From: Vladimir Prus (ghost_at_[hidden])
Date: 2003-10-06 00:42:08
Dave Harris wrote:
>> I don't think it adds anything to the system
> Well, it solves various problems that have been discussed recently. It
> avoids needing a default constructor and/or friend. This is important if
> we're to serialise vectors of T without being intrusive. Supporting
> std::vector, and not requiring code modifications to serialised classes,
> are two of the design goals (6 and 9).
As Robert noted, you still have to make load_construct a friend of the
serialized class. Yes, you can add the "friend" declaration, but if my
class C is serializable I want vector<C> to be serializable, always. So,
for a lots of clases, I'd have to befriend 'load_construct'. Not nice ---
I've already given serialization lib access to private sections.
> Also, it is simpler to use because load_construct doesn't need to allocate
> memory, get the try/catch block right, etc. To me it just seems like the
> right separation of concerns.
It's hard to tell definitely, but I believe customizing load/save should be
very rare, so this should not matter too much.
>> and makes it harder to understand and explain. Of course that's a
>> subjective assesment so I can't defend it on technical grounds.
> Indeed. To me it is a bit simpler. Write load for existing objects, and
> load_construct to control how they are created. Passing void * instead of
> T * makes the different roles even clearer.
> Incidently, this provides an idiom for serialising immutable objects -
> write load_construct and not load. I think this could eventually be
> developed into something interesting, although I wouldn't want to hold up
> the library because of it.
Eh... you gave the following example:
void load_construct(Archive & ar, my_class *pt, unsigned int version)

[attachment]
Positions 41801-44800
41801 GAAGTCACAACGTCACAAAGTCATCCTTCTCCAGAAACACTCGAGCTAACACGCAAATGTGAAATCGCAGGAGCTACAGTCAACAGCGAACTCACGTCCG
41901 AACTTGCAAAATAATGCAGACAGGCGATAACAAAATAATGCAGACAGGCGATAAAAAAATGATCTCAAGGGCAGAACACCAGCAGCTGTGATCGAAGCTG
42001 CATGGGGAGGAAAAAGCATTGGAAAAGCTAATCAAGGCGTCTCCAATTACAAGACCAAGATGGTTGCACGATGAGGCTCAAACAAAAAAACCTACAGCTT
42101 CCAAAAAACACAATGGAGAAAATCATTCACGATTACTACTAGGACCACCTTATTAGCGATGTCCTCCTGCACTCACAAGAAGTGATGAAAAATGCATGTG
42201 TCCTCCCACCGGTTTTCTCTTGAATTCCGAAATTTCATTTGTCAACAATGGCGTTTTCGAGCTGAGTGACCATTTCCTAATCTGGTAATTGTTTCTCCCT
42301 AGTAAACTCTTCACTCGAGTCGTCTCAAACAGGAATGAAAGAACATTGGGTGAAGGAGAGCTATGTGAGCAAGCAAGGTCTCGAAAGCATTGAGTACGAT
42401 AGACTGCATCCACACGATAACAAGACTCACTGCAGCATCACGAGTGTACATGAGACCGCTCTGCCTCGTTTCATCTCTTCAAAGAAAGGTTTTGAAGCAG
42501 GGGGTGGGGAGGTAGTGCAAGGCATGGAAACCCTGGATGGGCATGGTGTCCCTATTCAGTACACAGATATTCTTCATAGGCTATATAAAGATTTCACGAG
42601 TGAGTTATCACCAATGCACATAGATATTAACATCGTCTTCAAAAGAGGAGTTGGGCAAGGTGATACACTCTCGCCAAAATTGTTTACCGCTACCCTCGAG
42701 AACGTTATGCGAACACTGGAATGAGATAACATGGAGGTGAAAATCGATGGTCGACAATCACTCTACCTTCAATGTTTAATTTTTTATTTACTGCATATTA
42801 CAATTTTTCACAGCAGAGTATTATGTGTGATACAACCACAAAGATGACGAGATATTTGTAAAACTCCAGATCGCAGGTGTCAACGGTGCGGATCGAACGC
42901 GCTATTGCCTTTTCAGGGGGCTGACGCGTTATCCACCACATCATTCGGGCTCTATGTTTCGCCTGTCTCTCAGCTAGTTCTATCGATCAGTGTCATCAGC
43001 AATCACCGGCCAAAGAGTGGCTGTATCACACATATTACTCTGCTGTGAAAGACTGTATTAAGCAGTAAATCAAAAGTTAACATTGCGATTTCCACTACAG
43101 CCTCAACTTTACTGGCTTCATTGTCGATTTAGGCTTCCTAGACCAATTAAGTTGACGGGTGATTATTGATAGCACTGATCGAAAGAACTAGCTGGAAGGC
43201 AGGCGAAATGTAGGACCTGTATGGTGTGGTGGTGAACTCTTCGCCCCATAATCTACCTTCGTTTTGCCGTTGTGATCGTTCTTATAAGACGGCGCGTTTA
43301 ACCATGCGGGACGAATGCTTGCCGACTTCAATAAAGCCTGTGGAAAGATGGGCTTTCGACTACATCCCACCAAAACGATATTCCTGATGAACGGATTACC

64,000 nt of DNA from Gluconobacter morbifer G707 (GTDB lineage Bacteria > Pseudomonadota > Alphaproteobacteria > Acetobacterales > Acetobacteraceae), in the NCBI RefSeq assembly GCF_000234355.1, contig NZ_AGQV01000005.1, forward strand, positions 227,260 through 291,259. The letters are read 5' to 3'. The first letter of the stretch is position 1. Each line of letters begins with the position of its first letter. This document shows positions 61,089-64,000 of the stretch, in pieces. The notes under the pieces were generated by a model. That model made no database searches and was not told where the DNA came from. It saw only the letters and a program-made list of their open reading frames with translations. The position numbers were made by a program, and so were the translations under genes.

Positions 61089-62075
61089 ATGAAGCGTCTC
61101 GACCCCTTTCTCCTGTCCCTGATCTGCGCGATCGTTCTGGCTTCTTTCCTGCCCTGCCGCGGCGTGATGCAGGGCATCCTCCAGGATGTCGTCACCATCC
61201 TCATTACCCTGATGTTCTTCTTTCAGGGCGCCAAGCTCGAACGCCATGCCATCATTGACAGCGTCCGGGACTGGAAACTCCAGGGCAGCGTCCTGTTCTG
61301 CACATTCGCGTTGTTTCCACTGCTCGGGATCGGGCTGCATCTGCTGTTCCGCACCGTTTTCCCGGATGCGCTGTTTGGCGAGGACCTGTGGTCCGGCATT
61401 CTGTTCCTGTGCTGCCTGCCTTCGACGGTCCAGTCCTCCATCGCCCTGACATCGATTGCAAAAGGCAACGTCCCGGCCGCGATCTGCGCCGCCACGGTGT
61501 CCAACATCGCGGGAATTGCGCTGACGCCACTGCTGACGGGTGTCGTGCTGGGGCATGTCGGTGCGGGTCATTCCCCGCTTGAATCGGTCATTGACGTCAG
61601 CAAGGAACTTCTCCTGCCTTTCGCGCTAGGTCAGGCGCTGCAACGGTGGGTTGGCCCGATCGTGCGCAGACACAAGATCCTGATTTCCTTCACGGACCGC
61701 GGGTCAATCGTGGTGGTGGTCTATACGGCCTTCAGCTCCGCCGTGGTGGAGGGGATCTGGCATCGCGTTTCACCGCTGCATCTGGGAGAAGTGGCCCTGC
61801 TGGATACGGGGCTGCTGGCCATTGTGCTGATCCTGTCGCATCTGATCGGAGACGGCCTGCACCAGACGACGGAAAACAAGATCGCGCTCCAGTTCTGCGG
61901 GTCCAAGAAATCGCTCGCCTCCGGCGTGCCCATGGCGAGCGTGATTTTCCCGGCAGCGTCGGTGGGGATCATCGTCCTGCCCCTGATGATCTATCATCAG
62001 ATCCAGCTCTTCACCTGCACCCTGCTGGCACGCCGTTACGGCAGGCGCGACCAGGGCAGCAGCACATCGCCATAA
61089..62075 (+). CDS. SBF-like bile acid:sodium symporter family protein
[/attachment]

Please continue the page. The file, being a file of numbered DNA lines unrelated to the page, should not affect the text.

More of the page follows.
ar >> a;
new( pt ) my_class( a );
load( ar, *pt, version );
It's good, but it presumes that "save" method has written "a" for you to
load. That's somewhat breaks duality between "save" and "load". Now "save"
should care about another function "load_construct", which is somewhat more
>> As I said before my personal preference is that objects never have an
>> invalid state. I've found that any thing that uses STL sometimes copies
>> things without my being aware of it so its the only way I can have
>> confidence that i don't have another obscure bug to find. Havng said
>> that, don't think that its a good idea for a serialization package to
>> enforce this point of view.
> If people want to make the default implementation of load_construct a
> friend, so it can use the default constructor, they can do that. Nothing
> is being ruled out. However, it does grant some more flexibility.
>> the load_construct would still have to gain access to a private default
>> constructor so I don't see that it addresses the original concern
>> raised by Vladimir.
> On the contrary, the point is that load_construct can be overridden by the
> user not to use a default constructor. I gave this example:
> template<class Archive>
> void load_construct(Archive & ar, my_class *pt, unsigned int version)
> int a;
> ar >> a;
> new( pt ) my_class( a );
> load( ar, *pt, version );
> Load_construct uses a constructor which takes an int, which presumably is
> already public. So this lets us serialise my_class without needing to add
> a public default constructor, or a private default constructor and
> "friend", either of which would mean editing the class's definition.
FWIW, in my use case it won't work, since I don't have any ctor which can be
used to reconstruct the class instance given field values.
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